Over a decade ago, I met a woman who was beaten severely at the hands of her “high priest” (non-caps intentional). He was into bondage/discipline/sado-masochism and incorporated it into his practice. It made me a little sick to my stomach to think that there are people out there who define paganism by the use of these behaviors. What consenting adults do is not my concern…but it isn’t my faith either, and I resent people trying to tell me that it is.

Yep, this is my pet peeve and though most pagans are not guilty of it, the ones who are guilty of this have affected my interactions with pagans to a great extent. As a rule, there’s a “live and let live” mentality in pagandom. But there are a handful of folks out there who continue to view more conservative folks – or perceived conservatism (as I’m pretty liberal when compared to mainstream folks) – as an attack or judgment against them. They look at people like me with derision, as if we are elitist or have some sort of superiority complex. When more conservative pagans say “It’s not my thing”, they sometimes hear “I don’t do it because it’s a bad thing and you’re bad for doing it.” That is not the case at all.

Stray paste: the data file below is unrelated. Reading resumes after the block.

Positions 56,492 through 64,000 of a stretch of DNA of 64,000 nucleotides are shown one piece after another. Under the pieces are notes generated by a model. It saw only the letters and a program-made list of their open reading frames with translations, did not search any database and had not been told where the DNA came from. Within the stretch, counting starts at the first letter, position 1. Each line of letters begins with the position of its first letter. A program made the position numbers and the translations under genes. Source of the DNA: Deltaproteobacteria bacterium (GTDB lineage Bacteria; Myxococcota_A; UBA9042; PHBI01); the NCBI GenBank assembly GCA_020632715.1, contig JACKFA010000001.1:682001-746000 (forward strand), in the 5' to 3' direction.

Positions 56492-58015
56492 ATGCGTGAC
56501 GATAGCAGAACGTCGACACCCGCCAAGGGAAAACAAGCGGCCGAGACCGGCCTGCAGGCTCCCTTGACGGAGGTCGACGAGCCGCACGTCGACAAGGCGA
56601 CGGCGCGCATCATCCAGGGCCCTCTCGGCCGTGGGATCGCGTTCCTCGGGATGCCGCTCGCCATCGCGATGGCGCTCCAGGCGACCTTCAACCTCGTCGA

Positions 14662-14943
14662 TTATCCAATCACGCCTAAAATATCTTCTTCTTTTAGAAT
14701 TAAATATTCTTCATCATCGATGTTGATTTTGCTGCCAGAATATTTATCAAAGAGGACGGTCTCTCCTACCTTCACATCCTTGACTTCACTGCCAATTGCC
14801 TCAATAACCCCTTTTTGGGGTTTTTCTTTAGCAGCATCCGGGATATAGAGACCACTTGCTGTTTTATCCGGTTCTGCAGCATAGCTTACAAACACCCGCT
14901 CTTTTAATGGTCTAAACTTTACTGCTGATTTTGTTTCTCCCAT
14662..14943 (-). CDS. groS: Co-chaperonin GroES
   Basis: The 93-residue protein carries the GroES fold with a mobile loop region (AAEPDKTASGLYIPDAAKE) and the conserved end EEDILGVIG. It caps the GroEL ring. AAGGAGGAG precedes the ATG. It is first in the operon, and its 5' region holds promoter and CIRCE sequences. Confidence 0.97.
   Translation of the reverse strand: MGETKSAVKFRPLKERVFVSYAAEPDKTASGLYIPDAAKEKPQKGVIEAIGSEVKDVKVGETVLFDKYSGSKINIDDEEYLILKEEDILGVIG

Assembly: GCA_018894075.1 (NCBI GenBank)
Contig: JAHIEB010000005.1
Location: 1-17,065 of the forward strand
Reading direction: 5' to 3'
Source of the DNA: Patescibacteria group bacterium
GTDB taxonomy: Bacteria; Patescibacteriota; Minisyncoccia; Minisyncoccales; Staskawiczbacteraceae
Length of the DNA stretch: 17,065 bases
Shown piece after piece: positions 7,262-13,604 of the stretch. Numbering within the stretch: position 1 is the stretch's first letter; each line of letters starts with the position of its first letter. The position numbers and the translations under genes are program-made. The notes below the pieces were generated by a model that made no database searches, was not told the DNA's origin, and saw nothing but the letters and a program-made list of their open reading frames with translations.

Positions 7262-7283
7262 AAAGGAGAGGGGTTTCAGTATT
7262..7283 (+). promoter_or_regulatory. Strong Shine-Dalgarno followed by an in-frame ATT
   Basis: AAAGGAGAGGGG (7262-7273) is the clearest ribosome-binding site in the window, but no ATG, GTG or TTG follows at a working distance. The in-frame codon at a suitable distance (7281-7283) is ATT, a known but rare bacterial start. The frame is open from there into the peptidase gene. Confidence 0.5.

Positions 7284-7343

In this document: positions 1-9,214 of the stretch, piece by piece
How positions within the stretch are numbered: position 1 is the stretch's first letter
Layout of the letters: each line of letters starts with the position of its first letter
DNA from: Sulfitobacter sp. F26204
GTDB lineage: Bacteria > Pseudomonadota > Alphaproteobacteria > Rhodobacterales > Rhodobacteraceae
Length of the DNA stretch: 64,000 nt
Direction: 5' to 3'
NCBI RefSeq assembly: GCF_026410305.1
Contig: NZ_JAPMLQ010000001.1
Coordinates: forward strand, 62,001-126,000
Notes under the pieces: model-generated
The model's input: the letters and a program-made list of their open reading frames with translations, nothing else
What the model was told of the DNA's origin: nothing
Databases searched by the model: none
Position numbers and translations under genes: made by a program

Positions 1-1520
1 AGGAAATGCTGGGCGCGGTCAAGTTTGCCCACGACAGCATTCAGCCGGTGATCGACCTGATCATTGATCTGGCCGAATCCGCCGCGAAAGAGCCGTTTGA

Being a pagan is about honoring our spiritual Selves and connecting with our own Divine nature; it’s about recognizing and respecting our unique differences and needs. It’s not about who is a “better” pagan or making an assumption about someone’s spiritual evolution based upon the person they choose as a partner, what they choose to wear or what causes they wish to champion. The way to be a better pagan is to transcend these petty fallacies and to be the best person you can.